In a time of so much out of our uncertainty, it’s important to get a realistic sense of what’s in our control, and what’s out of it. Mixing these two up could mean a lot of wasted energy. We need to control what we can control.
As you’re going through your day to day, there are 3 tasks that I’ve been finding really helpful. And the order is important, so listen up!
I think before we come up with any great self-care methods. Before we focus on the positive. Before we start doing all the things that are designed to make us feel better, we need to acknowledge that we feel shitty.
Or are grieving for a way of life that we are not going to have right now.
This may not be a popular thing to say and most of what you see in the media is telling you that you can and should run the other way from all those “negative” feelings.
Now I love a good self-care strategy. And this isn’t a post telling you to feel fear and just douse yourself with sadness.
It’s to say, yes, acknowledge that you are uncomfortable. That there is so much we don’t know.
So sit with the difficult, uncomfortable, vulnerable feelings. Feel them.
Know that feelings do come and go so you’re not likely to get stuck on one feeling and that’s that. Time’s up.
Remember that the pressure you’re going to put on yourself to not feel those shitty feelings is not going to make them go away. It’s going to make them come out in unexpected, less controllable ways.
They’ll show up in physical symptoms. Or in a growing irritation that you take out on your partner, your kids, your friends during your online meet up.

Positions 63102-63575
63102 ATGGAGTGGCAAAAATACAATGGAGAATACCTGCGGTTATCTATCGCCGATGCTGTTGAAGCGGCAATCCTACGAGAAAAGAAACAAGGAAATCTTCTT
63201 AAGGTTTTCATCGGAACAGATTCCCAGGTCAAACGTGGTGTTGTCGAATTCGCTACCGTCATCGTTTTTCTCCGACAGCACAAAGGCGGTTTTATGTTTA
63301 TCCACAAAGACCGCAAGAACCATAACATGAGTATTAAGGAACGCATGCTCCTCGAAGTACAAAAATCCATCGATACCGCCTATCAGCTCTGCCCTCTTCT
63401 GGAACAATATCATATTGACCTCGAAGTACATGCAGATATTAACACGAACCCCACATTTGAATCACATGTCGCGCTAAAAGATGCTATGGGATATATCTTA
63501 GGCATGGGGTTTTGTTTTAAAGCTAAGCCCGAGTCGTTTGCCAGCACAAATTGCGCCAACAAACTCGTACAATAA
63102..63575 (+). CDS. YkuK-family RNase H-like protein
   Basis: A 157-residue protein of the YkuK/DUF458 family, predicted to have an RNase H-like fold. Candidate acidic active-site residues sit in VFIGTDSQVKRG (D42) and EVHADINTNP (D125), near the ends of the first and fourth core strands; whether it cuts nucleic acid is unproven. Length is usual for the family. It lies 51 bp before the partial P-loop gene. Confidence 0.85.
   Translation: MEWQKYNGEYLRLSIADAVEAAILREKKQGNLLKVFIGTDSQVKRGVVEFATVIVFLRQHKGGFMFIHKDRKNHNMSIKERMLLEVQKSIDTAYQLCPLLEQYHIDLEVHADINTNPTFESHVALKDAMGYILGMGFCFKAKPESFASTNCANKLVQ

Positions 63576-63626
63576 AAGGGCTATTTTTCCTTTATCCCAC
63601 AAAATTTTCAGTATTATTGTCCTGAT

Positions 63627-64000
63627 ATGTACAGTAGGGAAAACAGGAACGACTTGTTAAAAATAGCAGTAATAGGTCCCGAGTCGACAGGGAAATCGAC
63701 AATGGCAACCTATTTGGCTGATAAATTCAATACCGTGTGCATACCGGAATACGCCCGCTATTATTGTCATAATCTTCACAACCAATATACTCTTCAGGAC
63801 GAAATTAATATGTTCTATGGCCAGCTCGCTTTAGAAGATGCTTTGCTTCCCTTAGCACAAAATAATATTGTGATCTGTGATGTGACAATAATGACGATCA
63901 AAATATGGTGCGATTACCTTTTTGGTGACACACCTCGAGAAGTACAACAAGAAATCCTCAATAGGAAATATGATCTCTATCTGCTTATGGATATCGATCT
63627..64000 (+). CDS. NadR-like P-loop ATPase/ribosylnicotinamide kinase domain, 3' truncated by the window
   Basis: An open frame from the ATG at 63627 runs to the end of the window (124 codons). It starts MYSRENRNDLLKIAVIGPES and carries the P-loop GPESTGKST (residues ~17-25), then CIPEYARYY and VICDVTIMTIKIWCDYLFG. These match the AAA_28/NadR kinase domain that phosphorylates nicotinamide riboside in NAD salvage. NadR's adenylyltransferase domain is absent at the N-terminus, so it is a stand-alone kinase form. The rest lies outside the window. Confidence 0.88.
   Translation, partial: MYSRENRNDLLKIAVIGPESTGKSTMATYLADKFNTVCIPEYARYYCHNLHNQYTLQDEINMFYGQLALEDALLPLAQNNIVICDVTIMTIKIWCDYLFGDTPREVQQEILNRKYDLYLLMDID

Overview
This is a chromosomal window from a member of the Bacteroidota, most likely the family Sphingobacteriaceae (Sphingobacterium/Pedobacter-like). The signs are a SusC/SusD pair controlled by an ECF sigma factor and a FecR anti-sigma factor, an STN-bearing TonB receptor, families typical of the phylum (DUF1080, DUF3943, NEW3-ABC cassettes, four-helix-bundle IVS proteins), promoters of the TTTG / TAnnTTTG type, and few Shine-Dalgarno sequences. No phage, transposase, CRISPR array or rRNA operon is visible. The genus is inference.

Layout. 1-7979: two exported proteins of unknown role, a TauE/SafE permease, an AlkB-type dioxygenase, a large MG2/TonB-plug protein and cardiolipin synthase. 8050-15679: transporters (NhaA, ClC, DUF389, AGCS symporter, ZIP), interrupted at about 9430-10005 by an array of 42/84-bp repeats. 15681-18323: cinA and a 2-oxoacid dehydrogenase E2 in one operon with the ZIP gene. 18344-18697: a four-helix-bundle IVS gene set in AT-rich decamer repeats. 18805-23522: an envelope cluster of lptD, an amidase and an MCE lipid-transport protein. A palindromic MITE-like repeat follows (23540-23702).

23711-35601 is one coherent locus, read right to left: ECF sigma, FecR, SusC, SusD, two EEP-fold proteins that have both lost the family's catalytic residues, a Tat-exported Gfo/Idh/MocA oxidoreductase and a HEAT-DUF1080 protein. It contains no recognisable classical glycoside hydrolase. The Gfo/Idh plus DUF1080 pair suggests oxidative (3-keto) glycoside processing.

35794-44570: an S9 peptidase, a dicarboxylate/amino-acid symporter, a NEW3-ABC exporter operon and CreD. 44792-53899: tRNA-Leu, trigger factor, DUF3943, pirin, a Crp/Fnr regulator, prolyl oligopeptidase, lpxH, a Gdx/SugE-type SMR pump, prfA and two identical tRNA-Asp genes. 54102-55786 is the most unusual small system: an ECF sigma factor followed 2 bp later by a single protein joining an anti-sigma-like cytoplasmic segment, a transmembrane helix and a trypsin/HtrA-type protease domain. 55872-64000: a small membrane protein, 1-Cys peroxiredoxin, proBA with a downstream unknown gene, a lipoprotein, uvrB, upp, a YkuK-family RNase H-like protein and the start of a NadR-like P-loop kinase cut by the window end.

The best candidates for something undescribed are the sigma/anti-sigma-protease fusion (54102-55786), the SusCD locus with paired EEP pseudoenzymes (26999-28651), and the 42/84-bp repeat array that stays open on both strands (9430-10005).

Acknowledge it without doing anything else.
2. Create Rituals
Ok, now that you’ve not been wasting your energy on pushing those negative feelings away, you’re going to be able to see a bit more clearly the difference between what you can accomplish and what is just pushing a large rock uphill and having it roll back on top of you.
This is where rituals come in.
Take your cue from the kids that are doing well right now. They are the ones whose families have been able to provide a sense of structure for their days. It’s how pre-schools get through their day: they get the kids to know that first comes circle time, then it’s letters, then story time, then music, then lunch, etc. They know what’s coming next, they know what has past. This lets them feel a sense of control over their day–just the knowing.
You can do this for yourself. Did you have a morning or bedtime ritual for yourself before that you’ve let slide? Begin to reconstruct it in a way that works for you. If you didn’t, there’s no better time to start one.
Plan out how you’d like your day to go. When does work start and end? When is planned time with the kids and when is planned time with your partner? If you’re living alone, when do you plan your online hangouts?
I’m not saying you should do this, and if you’re having a fine time free-flowing your day, then keep at it! But most of us find some comfort in the rituals.